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Title: Understanding the mechanisms of amorphous creep through molecular simulation

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Journal Article: Published Article
Journal Name:
Proceedings of the National Academy of Sciences of the United States of America
Additional Journal Information:
Journal Volume: 114; Journal Issue: 52; Related Information: CHORUS Timestamp: 2018-01-12 16:01:06; Journal ID: ISSN 0027-8424
Proceedings of the National Academy of Sciences
Country of Publication:
United States

Citation Formats

Cao, Penghui, Short, Michael P., and Yip, Sidney. Understanding the mechanisms of amorphous creep through molecular simulation. United States: N. p., 2017. Web. doi:10.1073/pnas.1708618114.
Cao, Penghui, Short, Michael P., & Yip, Sidney. Understanding the mechanisms of amorphous creep through molecular simulation. United States. doi:10.1073/pnas.1708618114.
Cao, Penghui, Short, Michael P., and Yip, Sidney. 2017. "Understanding the mechanisms of amorphous creep through molecular simulation". United States. doi:10.1073/pnas.1708618114.
title = {Understanding the mechanisms of amorphous creep through molecular simulation},
author = {Cao, Penghui and Short, Michael P. and Yip, Sidney},
abstractNote = {},
doi = {10.1073/pnas.1708618114},
journal = {Proceedings of the National Academy of Sciences of the United States of America},
number = 52,
volume = 114,
place = {United States},
year = 2017,
month =

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  • Iron-based amorphous and nano-crystalline alloys have attracted a growing interest due to their potential in the application of magnetic coil production. However, fundamental understanding of the nano-crystallization mechanisms and magnetic features in the amorphous structure are still lack of knowledge. In the present work, we performed ab initio molecular dynamics simulation to clarify the ionic and electronic structure in atomic scale, and to derive the origin of the good magnetic property of Fe{sub 85}Si{sub 2}B{sub 8}P{sub 4}Cu{sub 1} amorphous alloy. The simulation gave a direct evidence of the Cu-P bonding preference in the amorphous alloy, which may promote nucleation inmore » nano-crystallization process. On the other hand, the electron transfer and the band/orbital features in the amorphous alloy suggests that alloying elements with large electronegativity and the potential to expand Fe disordered matrix are preferred for enhancing the magnetization.« less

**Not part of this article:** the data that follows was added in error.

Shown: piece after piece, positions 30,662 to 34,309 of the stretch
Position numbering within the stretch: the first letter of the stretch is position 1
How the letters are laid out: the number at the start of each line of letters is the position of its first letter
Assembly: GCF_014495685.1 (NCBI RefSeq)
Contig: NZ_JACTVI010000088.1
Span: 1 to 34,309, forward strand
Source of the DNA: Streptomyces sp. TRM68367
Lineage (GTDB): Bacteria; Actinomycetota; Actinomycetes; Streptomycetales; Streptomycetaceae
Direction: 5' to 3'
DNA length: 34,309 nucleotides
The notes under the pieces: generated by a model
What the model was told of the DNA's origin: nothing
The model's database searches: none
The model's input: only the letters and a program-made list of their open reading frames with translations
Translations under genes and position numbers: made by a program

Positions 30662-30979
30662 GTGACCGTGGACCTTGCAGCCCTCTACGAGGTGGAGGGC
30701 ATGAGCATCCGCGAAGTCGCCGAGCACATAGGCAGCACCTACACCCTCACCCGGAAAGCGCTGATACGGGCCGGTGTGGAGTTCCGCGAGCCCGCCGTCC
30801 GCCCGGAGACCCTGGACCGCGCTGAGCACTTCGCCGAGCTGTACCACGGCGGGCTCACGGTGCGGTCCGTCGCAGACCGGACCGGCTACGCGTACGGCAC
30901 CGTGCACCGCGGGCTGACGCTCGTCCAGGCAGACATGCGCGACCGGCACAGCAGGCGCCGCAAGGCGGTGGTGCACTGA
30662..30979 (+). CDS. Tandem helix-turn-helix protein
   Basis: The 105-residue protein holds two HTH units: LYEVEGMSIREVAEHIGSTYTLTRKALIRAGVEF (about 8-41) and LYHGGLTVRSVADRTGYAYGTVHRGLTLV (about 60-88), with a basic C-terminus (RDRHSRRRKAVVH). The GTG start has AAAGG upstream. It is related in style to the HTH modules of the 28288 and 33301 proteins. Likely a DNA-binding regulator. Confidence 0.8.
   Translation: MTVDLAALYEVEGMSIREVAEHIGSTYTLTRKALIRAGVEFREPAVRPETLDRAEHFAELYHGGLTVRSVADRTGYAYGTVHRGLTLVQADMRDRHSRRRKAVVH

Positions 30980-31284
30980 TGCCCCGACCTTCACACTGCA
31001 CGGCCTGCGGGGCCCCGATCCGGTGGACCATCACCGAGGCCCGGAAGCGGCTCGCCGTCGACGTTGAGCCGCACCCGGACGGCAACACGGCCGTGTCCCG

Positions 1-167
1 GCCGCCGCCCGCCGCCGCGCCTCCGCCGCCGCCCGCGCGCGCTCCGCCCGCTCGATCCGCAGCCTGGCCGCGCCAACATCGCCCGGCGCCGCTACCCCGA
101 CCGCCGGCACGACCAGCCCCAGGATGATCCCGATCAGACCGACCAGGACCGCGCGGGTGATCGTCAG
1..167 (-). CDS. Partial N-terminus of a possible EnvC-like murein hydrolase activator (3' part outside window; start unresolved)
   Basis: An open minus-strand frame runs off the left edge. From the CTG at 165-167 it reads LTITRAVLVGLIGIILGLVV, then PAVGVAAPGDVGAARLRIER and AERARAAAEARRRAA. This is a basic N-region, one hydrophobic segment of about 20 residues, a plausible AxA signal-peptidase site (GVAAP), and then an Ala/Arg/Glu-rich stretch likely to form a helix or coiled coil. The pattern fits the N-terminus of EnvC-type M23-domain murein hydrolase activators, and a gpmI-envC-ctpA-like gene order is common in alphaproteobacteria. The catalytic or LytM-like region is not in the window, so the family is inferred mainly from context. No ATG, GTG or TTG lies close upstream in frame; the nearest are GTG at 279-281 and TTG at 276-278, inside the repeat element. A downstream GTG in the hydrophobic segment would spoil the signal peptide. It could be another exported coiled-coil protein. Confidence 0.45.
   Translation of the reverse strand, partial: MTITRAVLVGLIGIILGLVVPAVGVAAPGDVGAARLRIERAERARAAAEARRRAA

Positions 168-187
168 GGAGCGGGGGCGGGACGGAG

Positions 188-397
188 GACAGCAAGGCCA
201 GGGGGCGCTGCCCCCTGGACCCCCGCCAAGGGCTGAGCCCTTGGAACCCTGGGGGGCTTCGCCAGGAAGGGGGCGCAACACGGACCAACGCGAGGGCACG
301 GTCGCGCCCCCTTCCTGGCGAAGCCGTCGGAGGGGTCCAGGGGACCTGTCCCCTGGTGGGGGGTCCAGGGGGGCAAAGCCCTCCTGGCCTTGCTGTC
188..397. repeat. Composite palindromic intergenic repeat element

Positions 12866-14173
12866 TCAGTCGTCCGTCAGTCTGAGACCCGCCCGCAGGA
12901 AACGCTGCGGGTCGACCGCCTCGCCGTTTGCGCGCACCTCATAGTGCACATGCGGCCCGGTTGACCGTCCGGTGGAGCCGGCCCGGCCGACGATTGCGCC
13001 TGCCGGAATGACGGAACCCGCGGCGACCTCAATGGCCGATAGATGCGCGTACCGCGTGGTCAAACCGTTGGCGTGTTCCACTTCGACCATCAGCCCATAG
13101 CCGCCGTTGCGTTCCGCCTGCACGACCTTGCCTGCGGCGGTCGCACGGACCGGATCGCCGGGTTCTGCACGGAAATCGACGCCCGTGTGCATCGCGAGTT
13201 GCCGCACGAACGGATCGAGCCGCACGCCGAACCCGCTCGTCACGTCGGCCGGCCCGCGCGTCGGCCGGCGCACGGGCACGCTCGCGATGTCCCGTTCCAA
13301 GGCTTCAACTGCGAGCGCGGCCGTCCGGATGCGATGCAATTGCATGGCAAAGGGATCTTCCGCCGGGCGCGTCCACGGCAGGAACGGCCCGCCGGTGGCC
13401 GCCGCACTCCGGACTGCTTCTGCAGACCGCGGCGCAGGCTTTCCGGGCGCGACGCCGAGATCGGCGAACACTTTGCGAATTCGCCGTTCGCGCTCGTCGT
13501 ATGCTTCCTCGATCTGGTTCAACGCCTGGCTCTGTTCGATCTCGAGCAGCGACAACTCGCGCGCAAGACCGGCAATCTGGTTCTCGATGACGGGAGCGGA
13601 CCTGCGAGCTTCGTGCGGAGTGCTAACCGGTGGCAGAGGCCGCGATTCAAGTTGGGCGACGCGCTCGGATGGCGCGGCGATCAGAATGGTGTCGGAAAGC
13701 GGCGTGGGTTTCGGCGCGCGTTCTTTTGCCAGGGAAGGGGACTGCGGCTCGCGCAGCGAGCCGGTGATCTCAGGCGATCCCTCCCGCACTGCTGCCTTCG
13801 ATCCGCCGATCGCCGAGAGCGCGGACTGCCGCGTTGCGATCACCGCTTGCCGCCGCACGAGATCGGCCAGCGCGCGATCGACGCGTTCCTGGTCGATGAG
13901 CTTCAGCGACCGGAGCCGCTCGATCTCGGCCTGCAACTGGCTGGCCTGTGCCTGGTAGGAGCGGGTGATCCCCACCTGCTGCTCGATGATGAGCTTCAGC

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  • The doping mechanism in organic-semiconductor films has been quantitatively studied via ultrahigh-sensitivity ultraviolet photoelectron spectroscopy of N,N-bis(1-naphthyl)-N,N-diphenyl-1,1-biphenyl-4,4-diamine (α-NPD) films doped with hexaazatriphenylene-hexacarbonitrile [HAT(CN){sub 6}]. We observed that HOMO of α-NPD shifts to the Fermi level (E{sub F}) in two different rates with the doping concentration of HAT(CN){sub 6}, but HOMO distributions of both pristine and doped amorphous α-NPD films are excellently approximated with a same Gaussian distribution without exponential tail states over ∼5 × 10{sup 18} cm{sup −3} eV{sup −1}. From the theoretical simulation of the HAT(CN){sub 6}-concentration dependence of the HOMO in doped films, we show that the passivation of Gaussian-distributedmore » hole traps, which peak at 1.1 eV above the HOMO onset, occurs at ultralow doping [HAT(CN){sub 6} molecular ratio (MR) < 0.01], leading to a strong HOMO shift of ∼0.40 eV towards E{sub F}, and MR dependence of HOMO changes abruptly at MR ∼ 0.01 to a weaker dependence for MR > 0.01 due to future of the dopant acceptor level.« less
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